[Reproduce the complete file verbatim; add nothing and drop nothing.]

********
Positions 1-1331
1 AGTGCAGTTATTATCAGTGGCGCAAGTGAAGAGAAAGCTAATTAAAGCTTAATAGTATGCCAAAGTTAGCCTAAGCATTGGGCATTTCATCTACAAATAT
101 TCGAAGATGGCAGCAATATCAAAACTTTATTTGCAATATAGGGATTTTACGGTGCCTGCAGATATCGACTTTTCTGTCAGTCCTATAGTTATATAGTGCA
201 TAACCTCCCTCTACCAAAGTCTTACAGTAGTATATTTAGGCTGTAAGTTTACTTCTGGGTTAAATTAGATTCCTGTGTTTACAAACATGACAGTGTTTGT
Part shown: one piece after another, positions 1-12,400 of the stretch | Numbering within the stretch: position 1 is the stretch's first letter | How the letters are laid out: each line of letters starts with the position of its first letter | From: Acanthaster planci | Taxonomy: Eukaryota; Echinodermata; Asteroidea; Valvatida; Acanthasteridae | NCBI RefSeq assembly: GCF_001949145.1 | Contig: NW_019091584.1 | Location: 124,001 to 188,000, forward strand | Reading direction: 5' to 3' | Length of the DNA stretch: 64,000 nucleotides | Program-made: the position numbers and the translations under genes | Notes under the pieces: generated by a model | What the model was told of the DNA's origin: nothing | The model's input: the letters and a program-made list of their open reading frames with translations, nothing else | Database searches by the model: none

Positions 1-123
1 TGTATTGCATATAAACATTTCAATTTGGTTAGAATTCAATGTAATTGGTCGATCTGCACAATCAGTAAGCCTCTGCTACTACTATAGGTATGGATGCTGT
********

Positions 1-1331
1 AGTGCAGTTATTATCAGTGGCGCAAGTGAAGAGAAAGCTAATTAAAGCTTAATAGTATGCCAAAGTTAGCCTAAGCATTGGGCATTTCATCTACAAATAT
101 TCGAAGATGGCAGCAATATCAAAACTTTATTTGCAATATAGGGATTTTACGGTGCCTGCAGATATCGACTTTTCTGTCAGTCCTATAGTTATATAGTGCA
201 TAACCTCCCTCTACCAAAGTCTTACAGTAGTATATTTAGGCTGTAAGTTTACTTCTGGGTTAAATTAGATTCCTGTGTTTACAAACATGACAGTGTTTGT
Part shown: one piece after another, positions 1-12,400 of the stretch | Numbering within the stretch: position 1 is the stretch's first letter | How the letters are laid out: each line of letters starts with the position of its first letter | From: Acanthaster planci | Taxonomy: Eukaryota; Echinodermata; Asteroidea; Valvatida; Acanthasteridae | NCBI RefSeq assembly: GCF_001949145.1 | Contig: NW_019091584.1 | Location: 124,001 to 188,000, forward strand | Reading direction: 5' to 3' | Length of the DNA stretch: 64,000 nucleotides | Program-made: the position numbers and the translations under genes | Notes under the pieces: generated by a model | What the model was told of the DNA's origin: nothing | The model's input: the letters and a program-made list of their open reading frames with translations, nothing else | Database searches by the model: none

Positions 1-123
1 TGTATTGCATATAAACATTTCAATTTGGTTAGAATTCAATGTAATTGGTCGATCTGCACAATCAGTAAGCCTCTGCTACTACTATAGGTATGGATGCTGT